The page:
But the point he makes that gets to me is that, (China) forced a draconian national security law on Hong Kong, earning international condemnation. This accusation is the most important point he wishes to make but it is buried amongst the other noise in order to slide it by you. Let’s look at the facts of this though. At midnight on the 1st July 1997, the United Kingdom ended administration for the colony of Hong Kong and returned control of the territory to China. Originally they had a hundred year ‘Lease” on Hong Kong and this expired. You can read about it here.
But basically the British gave it back and it became an integral part of China with the sole proviso that Hong Kong could continue with its capitalist system for a further fifty years. That was not a problem because the whole of China had become capitalist by that time. However, the British could not insist that Hong Kong remain a democracy given that China was governed by communism so the clear understanding then in 1997 was that Hong Kong would fall under a communist system of central Government while retaining capitalism as their economic doctrine and that’s what happened.
But China was communism with a capitalist economy so no change there. Residents who did not want this were free to leave and indeed, the UK facilitated this by offering UK citizenship to any residents who wished to avail of it. So for twenty years, Hong Kong proceeded normally with little change in the day-to-day lives of its inhabitants. In the last few months though, Hong Kong witnessed serious rioting with death on the streets, mass violence and destruction of both public and private property. It seemed to come from nowhere and the Chinese Government accused foreign security agencies of inciting the violence and paying cash to the participants for it. They may be right on that score but you won’t read about it in the Guardian if they are. At any rate, the Chinese allowed the local Hong Kong authorities to handle the problem until the leaders of the rioting began to plead with the West to intervene militarily. The correct analogy to make at this point would be, if spontaneous rioting erupted in New Orleans and lasted several months before the ringleaders pleaded with China and Russia to intervene militarily, how do you think Washington would respond? The National Guard would flood New Orleans, introduce a curfew and kill anyone on the streets after it. There would be mass arrests, special courts and prison sentences of thirty to life duly dished out. The Guardian would then most probably report that democracy had prevailed and the terrorists were behind bars where they belong.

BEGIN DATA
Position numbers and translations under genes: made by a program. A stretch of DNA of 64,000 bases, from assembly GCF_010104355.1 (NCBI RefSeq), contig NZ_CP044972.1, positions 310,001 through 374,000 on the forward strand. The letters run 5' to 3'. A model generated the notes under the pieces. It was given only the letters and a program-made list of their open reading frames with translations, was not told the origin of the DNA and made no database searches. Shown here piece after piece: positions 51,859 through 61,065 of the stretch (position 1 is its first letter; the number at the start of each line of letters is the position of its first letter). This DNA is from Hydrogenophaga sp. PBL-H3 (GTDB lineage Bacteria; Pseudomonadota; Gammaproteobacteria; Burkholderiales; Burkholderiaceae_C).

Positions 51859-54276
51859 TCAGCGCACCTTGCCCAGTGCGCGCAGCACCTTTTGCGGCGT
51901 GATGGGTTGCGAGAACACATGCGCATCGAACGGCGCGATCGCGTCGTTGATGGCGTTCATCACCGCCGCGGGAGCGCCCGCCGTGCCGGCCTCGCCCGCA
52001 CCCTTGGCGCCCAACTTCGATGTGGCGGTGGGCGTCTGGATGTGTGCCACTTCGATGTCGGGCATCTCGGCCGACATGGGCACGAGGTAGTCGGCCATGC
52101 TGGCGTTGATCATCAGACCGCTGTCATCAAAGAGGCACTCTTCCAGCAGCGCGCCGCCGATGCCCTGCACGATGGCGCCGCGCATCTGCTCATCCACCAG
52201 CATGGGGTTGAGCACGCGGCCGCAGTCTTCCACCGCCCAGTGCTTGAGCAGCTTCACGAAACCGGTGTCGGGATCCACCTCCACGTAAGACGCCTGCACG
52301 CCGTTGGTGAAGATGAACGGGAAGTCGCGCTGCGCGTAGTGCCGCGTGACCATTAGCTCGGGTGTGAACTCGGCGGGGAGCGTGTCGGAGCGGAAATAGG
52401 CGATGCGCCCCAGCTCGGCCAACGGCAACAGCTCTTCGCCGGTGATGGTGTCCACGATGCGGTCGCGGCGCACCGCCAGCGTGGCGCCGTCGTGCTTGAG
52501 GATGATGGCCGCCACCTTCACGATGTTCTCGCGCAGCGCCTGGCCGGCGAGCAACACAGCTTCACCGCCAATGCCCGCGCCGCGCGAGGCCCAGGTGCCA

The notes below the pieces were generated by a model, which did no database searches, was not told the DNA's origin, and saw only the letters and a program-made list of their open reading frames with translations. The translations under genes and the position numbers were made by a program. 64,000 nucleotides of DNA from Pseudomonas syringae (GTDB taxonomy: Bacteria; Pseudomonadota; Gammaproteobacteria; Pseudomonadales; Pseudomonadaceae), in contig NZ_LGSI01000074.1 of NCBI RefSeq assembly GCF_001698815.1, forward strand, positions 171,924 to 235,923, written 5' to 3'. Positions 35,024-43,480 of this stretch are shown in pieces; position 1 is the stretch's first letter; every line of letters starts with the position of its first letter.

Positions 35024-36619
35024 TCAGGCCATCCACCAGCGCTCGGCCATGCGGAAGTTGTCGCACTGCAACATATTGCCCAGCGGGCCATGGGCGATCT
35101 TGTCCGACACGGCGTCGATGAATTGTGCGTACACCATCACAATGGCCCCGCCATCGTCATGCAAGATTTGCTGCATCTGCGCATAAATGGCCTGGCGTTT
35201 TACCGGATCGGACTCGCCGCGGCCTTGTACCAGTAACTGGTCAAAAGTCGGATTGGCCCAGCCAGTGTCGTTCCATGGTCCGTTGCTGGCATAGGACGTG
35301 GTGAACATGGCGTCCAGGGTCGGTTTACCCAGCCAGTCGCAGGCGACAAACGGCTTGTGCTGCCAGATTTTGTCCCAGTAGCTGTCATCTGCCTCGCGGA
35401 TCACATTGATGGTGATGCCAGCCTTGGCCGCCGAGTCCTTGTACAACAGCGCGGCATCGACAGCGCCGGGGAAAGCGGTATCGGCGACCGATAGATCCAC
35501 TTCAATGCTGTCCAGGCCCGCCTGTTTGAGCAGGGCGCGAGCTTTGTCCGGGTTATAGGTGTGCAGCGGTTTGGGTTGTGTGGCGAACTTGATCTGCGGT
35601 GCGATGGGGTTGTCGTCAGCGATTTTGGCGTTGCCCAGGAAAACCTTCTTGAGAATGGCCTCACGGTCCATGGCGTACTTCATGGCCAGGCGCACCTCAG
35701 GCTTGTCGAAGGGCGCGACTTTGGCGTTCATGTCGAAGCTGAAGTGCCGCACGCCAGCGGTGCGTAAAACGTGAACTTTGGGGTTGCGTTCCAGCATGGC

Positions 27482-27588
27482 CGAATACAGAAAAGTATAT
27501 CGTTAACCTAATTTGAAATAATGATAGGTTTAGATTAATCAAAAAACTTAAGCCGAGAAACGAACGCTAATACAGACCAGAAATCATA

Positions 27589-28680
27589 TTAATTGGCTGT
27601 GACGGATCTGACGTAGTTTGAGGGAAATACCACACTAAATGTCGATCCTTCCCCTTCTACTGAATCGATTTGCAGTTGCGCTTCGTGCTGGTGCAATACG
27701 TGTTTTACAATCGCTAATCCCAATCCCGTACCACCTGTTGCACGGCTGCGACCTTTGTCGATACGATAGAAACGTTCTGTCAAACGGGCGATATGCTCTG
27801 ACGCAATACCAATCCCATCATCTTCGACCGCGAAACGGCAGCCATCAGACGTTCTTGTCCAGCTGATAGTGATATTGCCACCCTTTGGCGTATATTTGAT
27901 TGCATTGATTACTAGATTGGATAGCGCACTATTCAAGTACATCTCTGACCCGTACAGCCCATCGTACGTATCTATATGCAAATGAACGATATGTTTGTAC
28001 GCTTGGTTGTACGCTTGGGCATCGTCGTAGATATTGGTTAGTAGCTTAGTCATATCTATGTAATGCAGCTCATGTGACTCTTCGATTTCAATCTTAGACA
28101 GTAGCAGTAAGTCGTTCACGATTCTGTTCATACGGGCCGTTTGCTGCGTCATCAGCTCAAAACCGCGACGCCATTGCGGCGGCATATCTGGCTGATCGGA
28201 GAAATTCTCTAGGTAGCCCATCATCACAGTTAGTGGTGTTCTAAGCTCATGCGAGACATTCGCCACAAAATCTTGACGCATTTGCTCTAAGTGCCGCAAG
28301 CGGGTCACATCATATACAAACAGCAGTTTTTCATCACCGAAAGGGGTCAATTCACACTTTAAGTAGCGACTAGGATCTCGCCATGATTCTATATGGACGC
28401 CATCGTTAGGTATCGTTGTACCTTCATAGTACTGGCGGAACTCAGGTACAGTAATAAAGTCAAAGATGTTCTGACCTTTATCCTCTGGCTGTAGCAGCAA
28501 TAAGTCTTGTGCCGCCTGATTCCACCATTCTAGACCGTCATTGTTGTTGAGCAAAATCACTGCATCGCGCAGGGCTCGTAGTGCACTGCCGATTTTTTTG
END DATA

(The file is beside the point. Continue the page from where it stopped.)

In the case of Hong Kong, China imposed a national security law called the anti-sedition law, which targets the crimes of secession, subversion, terrorism and collusion with foreign forces, with penalties as severe as life in prison. In the US, incitement to secession is considered to be treason, with all that implies. The US is engaged in a world wide war against terrorism, using it as the justification for invading several foreign countries. Subversion is a crime punishable by prison. The accusation of collusion with foreign forces is the basis of Russia-gate and efforts to impeach Trump, so if secession, subversion, terrorism, and collusion are forbidden under our own democratic laws in the West, what is the issue with China applying the same laws in their territory?
So let’s read that paragraph again. “In just the last two months, China has ordered the closure of a US consulate in the country’s southwest in response to a similar move from the US; fought a deadly border clash with India, an unresolved border that threatens to erupt again; seen the abrupt end of the so-called “golden era” of relations with the UK; engaged in a war of words with Australia, bringing relations close to an all-time low; forced a draconian national security law on Hong Kong, earning international condemnation; and fallen further into a rivalry with the US that is forcing other countries to choose sides. Increasingly, they are choosing the US.” Looks a bit different now, doesn’t it?
I am certainly not pro-Chinese nor am I anti-West, but I would like to read fair and impartial accounts of world affairs, particularly on the pages of what has been traditionally a quality newspaper. I do not want to read the kind of impartial, one-sided shite above though and such obvious tainted propaganda will not help in forming my opinions under any circumstances.
The tabloids don’t even sink as low.